Exercise and substance abuse

Int Rev Neurobiol. 2019:147:269-280. doi: 10.1016/bs.irn.2019.07.007. Epub 2019 Aug 22.


Exercise intervention has long been used as one adjunctive treatment for drug abuse. Both animal studies and human trials suggest that exercise training effectively prevents addiction formation, suppresses drug-seeking behaviors, and ceases addictions. Moreover, exercise improves both mental and cognitive deficits that commonly occur during drug withdrawal. Those observations are supported by neurobiological studies in which exercise training modulates several neural networks including the dopaminergic reward system, and regulates neurogenesis and spinogenesis that affect cognitive behaviors and mental health. In sum, exercise training is a safe and effective way to relieve substance abuse, although both intervention guideline and biomarkers warrants further investigation.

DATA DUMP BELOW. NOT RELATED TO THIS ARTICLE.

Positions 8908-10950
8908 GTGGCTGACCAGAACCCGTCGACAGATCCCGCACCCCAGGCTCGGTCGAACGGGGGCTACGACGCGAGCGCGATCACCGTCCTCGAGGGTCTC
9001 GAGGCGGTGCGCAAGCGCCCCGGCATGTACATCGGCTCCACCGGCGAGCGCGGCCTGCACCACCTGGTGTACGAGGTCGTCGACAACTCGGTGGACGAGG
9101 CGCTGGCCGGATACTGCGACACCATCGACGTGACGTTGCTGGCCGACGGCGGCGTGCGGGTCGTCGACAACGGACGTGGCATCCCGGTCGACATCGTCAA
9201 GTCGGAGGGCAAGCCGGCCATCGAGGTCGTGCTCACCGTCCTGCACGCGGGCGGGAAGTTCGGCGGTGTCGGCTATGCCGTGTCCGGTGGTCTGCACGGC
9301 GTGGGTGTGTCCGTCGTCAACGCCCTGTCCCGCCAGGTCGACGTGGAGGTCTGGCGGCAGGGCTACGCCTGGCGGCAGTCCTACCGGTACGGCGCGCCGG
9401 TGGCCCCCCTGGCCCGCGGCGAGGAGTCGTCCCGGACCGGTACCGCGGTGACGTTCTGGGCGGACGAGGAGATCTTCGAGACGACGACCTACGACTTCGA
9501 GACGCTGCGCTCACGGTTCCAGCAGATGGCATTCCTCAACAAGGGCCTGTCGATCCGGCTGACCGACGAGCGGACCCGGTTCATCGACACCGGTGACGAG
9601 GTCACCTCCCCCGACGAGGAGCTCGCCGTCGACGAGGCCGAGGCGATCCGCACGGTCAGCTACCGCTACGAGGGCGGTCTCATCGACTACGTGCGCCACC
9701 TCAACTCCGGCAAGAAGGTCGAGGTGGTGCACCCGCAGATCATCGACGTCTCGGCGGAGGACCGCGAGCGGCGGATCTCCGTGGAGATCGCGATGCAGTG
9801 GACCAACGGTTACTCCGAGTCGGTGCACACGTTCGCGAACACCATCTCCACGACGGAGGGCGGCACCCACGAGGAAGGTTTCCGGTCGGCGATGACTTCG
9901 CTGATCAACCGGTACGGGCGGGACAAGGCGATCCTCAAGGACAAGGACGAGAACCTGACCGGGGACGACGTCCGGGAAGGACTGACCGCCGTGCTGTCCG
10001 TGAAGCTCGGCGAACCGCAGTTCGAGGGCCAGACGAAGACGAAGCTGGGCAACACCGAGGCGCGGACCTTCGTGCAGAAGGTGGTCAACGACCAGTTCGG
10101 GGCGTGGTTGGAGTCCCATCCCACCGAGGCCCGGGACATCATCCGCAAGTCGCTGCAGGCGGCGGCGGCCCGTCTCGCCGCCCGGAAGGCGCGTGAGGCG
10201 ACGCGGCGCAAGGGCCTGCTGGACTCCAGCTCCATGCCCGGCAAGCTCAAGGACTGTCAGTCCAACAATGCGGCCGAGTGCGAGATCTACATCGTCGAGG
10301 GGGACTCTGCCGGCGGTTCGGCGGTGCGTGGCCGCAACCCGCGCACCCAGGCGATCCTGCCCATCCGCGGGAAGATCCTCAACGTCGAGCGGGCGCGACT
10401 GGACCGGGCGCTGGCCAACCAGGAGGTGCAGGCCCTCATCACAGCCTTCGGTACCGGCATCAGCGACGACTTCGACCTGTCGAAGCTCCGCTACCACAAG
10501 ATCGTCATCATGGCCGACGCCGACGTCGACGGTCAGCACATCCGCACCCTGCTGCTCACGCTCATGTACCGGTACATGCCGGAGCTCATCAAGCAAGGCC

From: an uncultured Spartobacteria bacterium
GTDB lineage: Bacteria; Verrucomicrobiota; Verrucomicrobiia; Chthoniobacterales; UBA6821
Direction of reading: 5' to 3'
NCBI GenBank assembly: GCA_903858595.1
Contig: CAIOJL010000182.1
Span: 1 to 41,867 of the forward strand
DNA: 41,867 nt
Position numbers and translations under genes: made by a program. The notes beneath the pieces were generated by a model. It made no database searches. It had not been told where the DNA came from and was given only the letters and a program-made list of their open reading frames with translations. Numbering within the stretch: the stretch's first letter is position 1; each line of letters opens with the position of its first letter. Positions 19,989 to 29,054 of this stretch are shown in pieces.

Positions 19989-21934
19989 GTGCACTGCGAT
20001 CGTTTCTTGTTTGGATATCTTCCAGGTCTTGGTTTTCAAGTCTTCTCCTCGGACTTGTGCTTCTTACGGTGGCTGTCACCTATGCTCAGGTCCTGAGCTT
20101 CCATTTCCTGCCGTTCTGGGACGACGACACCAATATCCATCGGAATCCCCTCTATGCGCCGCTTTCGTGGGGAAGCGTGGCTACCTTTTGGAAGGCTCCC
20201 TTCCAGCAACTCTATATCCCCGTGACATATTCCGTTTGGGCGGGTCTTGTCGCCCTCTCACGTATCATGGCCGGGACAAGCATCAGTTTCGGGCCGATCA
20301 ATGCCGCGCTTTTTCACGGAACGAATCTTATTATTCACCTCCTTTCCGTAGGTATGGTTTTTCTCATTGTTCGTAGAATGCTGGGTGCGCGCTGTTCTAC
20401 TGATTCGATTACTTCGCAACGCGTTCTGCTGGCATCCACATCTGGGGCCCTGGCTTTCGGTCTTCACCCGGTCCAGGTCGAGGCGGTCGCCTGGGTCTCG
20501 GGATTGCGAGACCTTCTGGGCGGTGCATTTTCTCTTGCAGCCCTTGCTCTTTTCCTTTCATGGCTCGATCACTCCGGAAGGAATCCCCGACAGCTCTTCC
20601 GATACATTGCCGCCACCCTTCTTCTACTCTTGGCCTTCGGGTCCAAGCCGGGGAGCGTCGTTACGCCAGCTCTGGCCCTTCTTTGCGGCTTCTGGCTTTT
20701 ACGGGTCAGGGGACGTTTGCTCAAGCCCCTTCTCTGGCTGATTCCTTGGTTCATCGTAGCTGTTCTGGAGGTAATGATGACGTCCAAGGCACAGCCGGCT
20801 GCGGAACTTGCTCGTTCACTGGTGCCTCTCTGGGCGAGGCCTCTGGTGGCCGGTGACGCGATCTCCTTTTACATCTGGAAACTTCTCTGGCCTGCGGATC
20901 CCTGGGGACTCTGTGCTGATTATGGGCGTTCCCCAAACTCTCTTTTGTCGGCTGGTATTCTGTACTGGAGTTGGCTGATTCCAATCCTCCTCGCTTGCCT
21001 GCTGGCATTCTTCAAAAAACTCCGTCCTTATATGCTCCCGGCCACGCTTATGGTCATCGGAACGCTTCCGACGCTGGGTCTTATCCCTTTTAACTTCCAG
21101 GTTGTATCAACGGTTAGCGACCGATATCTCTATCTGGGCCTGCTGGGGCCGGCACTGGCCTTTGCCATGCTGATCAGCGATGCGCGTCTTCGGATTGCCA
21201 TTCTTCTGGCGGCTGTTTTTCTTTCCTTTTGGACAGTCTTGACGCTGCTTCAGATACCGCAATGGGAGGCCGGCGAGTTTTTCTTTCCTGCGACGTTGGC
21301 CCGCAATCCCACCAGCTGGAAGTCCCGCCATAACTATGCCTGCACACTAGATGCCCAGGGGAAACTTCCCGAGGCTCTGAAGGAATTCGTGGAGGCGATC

Keywords: Addiction; Cognitive functions, drug addiction; Dopaminergic system; Exercise intervention; Neural plasticity; Withdrawal symptoms.

Publication types

  • Research Support, Non-U.S. Gov't
  • Review

MeSH terms

  • Brain / physiology*
  • Exercise Therapy / methods*
  • Humans
  • Substance-Related Disorders / physiopathology*
  • Substance-Related Disorders / therapy*